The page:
All three of the doctors fell to work trying to identify the mysterious caller. Dal began searching the information file for data on 31 Brucker, punching all the reference tags he could think of, as well as the galactic co-ordinates of the planet. He could hardly control his fingers as the tapes with possible references began plopping down into the slots. Tiger was right; this was almost too good to be true. When a planet without a medical service contract called a GPP Ship for help, there was always hope that a brand new contract might be signed if the call was successful. And no greater honor could come to a patrol craft crew than to be the originators of a new contract for Hospital Earth.

But there were problems in dealing with uncontacted planets. Many star systems had never been explored by ships of the Confederation. Many races, like Earthmen at the time their star-drive was discovered, had no inkling of the existence of a Galactic Confederation of worlds. There might be no information whatever about the special anatomical and physiological characteristics of the inhabitants of an uncontacted planet, and often a patrol crew faced insurmountable difficulties, coming in blind to solve a medical problem.

Dal had his information gathered first—a disappointingly small amount indeed. Among the billions of notes on file in the Lancet's data bank, there were only two scraps of data available on the 31 Brucker system.

"Is this all you could find?" Tiger said, staring at the information slips.

"There's just nothing else there," Dal said. "This one is a description and classification of the star, and it doesn't sound like the one who wrote it had even been near it."

"He hadn't," Tiger said. "This is a routine radio-telescopic survey report. The star is a red giant. Big and cold, with three—possibly four—planets inside the outer envelope of the star itself, and only one outside it. Nothing about satellites. None of the planets thought to be habitable by man. What's the other item?"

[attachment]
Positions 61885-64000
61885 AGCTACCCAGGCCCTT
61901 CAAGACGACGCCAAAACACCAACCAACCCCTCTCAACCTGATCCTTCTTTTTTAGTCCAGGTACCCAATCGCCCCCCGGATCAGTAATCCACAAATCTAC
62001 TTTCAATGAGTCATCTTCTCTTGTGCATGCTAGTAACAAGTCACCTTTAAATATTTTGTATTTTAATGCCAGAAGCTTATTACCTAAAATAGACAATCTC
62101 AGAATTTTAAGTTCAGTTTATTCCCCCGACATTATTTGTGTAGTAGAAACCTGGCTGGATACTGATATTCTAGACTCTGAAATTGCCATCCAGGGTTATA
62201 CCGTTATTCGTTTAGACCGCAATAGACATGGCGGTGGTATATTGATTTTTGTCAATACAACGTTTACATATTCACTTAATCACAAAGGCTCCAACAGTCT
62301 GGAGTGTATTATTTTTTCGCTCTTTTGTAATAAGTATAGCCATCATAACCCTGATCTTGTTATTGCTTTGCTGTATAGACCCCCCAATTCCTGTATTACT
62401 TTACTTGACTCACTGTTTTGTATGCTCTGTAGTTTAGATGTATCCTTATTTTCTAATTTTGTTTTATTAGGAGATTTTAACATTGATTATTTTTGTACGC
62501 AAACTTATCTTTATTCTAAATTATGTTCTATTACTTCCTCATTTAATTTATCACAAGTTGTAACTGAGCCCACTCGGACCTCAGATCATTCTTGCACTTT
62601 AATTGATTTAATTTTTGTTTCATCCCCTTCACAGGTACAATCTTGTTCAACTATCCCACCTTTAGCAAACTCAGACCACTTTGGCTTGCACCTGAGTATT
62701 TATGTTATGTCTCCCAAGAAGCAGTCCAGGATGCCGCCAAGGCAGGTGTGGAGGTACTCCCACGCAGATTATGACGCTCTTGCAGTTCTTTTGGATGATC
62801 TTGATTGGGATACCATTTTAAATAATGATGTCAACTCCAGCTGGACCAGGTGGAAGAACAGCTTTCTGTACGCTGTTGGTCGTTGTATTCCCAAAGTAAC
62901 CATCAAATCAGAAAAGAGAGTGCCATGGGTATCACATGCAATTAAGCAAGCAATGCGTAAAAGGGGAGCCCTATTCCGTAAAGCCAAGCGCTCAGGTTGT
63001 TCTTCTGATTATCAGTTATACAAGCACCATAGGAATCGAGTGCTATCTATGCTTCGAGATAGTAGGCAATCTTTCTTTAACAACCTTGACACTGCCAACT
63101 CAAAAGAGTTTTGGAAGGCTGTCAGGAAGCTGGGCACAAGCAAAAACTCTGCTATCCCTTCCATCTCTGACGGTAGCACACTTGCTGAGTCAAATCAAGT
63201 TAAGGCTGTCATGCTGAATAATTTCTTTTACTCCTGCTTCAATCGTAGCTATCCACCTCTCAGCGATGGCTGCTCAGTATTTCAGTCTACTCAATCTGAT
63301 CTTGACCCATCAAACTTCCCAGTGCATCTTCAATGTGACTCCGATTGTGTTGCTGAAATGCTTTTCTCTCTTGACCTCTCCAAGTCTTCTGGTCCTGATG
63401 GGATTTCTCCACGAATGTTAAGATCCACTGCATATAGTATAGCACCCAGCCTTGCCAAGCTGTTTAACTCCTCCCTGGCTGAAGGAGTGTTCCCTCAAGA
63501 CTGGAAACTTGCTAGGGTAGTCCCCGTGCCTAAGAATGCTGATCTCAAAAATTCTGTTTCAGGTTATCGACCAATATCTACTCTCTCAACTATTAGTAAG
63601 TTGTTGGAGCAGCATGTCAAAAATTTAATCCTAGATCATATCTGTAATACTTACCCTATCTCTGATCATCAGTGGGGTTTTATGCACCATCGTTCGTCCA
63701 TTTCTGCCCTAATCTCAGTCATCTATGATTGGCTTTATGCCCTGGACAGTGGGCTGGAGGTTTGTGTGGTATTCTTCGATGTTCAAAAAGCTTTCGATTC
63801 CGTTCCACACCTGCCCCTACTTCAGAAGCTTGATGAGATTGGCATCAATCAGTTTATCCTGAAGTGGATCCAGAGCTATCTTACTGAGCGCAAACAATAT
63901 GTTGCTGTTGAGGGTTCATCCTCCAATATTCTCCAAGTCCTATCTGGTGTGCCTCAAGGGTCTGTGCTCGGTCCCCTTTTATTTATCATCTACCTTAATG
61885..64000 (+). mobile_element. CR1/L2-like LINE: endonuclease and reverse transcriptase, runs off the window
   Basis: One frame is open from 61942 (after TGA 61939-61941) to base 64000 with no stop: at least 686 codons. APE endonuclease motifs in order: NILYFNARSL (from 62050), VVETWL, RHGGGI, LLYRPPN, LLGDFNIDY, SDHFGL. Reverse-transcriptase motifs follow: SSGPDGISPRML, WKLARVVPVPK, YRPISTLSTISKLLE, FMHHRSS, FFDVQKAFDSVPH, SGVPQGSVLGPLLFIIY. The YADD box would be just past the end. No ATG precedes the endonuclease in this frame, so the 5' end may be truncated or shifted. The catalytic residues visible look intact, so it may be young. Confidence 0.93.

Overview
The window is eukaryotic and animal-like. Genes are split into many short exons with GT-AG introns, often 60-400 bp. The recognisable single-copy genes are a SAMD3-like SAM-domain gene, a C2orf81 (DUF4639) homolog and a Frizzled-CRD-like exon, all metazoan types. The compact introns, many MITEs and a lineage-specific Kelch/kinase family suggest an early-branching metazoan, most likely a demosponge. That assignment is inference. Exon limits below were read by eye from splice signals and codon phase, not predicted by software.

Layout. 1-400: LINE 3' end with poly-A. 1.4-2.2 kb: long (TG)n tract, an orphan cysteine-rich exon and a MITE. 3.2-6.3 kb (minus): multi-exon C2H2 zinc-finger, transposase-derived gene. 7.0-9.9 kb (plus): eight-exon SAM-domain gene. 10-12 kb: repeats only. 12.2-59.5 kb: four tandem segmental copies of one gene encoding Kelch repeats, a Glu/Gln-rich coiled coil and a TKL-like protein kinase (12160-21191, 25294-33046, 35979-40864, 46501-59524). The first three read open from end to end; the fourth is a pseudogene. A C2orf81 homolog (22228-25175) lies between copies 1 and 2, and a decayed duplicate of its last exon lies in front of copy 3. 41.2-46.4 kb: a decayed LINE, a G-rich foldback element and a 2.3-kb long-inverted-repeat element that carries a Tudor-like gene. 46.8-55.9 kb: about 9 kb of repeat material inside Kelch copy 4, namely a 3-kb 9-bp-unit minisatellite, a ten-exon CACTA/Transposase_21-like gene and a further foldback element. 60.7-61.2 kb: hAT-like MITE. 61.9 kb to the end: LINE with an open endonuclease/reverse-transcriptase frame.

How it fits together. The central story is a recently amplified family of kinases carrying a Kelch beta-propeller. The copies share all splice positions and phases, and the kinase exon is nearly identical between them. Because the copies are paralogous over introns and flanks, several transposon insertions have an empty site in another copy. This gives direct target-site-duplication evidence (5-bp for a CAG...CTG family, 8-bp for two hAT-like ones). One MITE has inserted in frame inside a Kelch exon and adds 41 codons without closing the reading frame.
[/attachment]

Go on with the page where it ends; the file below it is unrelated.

"An exploratory report on the outer planet, done eight hundred years ago. Says it's an Earth-type planet, and not much else. Gives reference to the full report in the Confederation files. Not a word about an intelligent race living there."

"Well, maybe Jack's got a bit more for us," Tiger said. "If the place has been explored, there must be some information about the inhabitants."

But Jack also came up with a blank. Central Records on Hospital Earth sent back a physical description of a tiny outer planet of the star, with a thin oxygen-nitrogen atmosphere, very little water, and enough methane mixed in to make the atmosphere deadly to Earthmen.

"Then there's never been a medical service contract?" Tiger asked.

"Contract!" Jack said. "It doesn't even say there are any people there. Not a word about any kind of life form."

"Well, that's ridiculous," Dal said. "If we're getting messages from there, somebody must be sending them. But if a Confederation ship explored there, there's a way to find out. How soon can we convert to star-drive?"

"As soon as we can get strapped down," Tiger said.

"Then send our reconversion co-ordinates to the Confederation headquarters on Garv II and request the Confederation records on the place."

Jack stared at him. "You mean just ask to see Confederation records? We can't do that, they'd skin us alive. Those records are closed to everyone except full members of the Confederation."

"Tell them it's an emergency," Dal said. "If they want to be legal about it, give them my Confederation serial number. Garv II is a member of the Confederation, and I'm a native-born citizen."

Tiger got the request off while Jack and Dal strapped down for the conversion to Koenig drive. Five minutes later Tiger joined them, grinning from ear to ear. "Didn't even have to pull rank," he said. "When they started to argue, I just told them it was an emergency, and if they didn't let us see any records they had, we would file their refusal against claims that might come up later. They quit arguing. We'll have the records as soon as we reconvert."

* * * * *